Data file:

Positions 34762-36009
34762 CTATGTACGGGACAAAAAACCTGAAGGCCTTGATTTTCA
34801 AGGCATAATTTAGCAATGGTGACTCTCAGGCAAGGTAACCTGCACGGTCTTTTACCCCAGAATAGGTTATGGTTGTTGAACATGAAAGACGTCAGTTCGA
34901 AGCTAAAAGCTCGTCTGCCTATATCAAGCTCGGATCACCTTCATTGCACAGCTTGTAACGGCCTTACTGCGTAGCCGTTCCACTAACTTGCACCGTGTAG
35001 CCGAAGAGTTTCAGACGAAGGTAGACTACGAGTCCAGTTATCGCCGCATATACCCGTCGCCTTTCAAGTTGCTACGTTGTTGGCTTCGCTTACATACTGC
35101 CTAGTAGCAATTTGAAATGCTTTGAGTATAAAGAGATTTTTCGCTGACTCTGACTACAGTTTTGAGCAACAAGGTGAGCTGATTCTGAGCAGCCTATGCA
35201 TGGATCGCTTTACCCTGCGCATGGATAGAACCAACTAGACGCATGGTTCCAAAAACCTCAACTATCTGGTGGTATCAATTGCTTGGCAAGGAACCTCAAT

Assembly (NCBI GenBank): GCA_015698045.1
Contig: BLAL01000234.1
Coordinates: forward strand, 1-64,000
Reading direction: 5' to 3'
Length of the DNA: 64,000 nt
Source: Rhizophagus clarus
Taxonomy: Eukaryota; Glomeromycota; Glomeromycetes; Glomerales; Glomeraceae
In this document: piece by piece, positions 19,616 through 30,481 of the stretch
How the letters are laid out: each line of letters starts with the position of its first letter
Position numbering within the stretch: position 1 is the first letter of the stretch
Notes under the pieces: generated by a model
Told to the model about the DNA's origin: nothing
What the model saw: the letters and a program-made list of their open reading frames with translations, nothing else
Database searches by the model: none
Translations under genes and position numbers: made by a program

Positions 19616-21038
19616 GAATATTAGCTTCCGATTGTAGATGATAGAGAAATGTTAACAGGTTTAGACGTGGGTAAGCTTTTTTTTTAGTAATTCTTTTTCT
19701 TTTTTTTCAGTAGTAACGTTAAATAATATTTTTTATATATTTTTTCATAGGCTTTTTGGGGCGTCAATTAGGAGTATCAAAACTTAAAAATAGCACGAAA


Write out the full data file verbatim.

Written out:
Positions 34762-36009
34762 CTATGTACGGGACAAAAAACCTGAAGGCCTTGATTTTCA
34801 AGGCATAATTTAGCAATGGTGACTCTCAGGCAAGGTAACCTGCACGGTCTTTTACCCCAGAATAGGTTATGGTTGTTGAACATGAAAGACGTCAGTTCGA
34901 AGCTAAAAGCTCGTCTGCCTATATCAAGCTCGGATCACCTTCATTGCACAGCTTGTAACGGCCTTACTGCGTAGCCGTTCCACTAACTTGCACCGTGTAG
35001 CCGAAGAGTTTCAGACGAAGGTAGACTACGAGTCCAGTTATCGCCGCATATACCCGTCGCCTTTCAAGTTGCTACGTTGTTGGCTTCGCTTACATACTGC
35101 CTAGTAGCAATTTGAAATGCTTTGAGTATAAAGAGATTTTTCGCTGACTCTGACTACAGTTTTGAGCAACAAGGTGAGCTGATTCTGAGCAGCCTATGCA
35201 TGGATCGCTTTACCCTGCGCATGGATAGAACCAACTAGACGCATGGTTCCAAAAACCTCAACTATCTGGTGGTATCAATTGCTTGGCAAGGAACCTCAAT

Assembly (NCBI GenBank): GCA_015698045.1
Contig: BLAL01000234.1
Coordinates: forward strand, 1-64,000
Reading direction: 5' to 3'
Length of the DNA: 64,000 nt
Source: Rhizophagus clarus
Taxonomy: Eukaryota; Glomeromycota; Glomeromycetes; Glomerales; Glomeraceae
In this document: piece by piece, positions 19,616 through 30,481 of the stretch
How the letters are laid out: each line of letters starts with the position of its first letter
Position numbering within the stretch: position 1 is the first letter of the stretch
Notes under the pieces: generated by a model
Told to the model about the DNA's origin: nothing
What the model saw: the letters and a program-made list of their open reading frames with translations, nothing else
Database searches by the model: none
Translations under genes and position numbers: made by a program

Positions 19616-21038
19616 GAATATTAGCTTCCGATTGTAGATGATAGAGAAATGTTAACAGGTTTAGACGTGGGTAAGCTTTTTTTTTAGTAATTCTTTTTCT
19701 TTTTTTTCAGTAGTAACGTTAAATAATATTTTTTATATATTTTTTCATAGGCTTTTTGGGGCGTCAATTAGGAGTATCAAAACTTAAAAATAGCACGAAA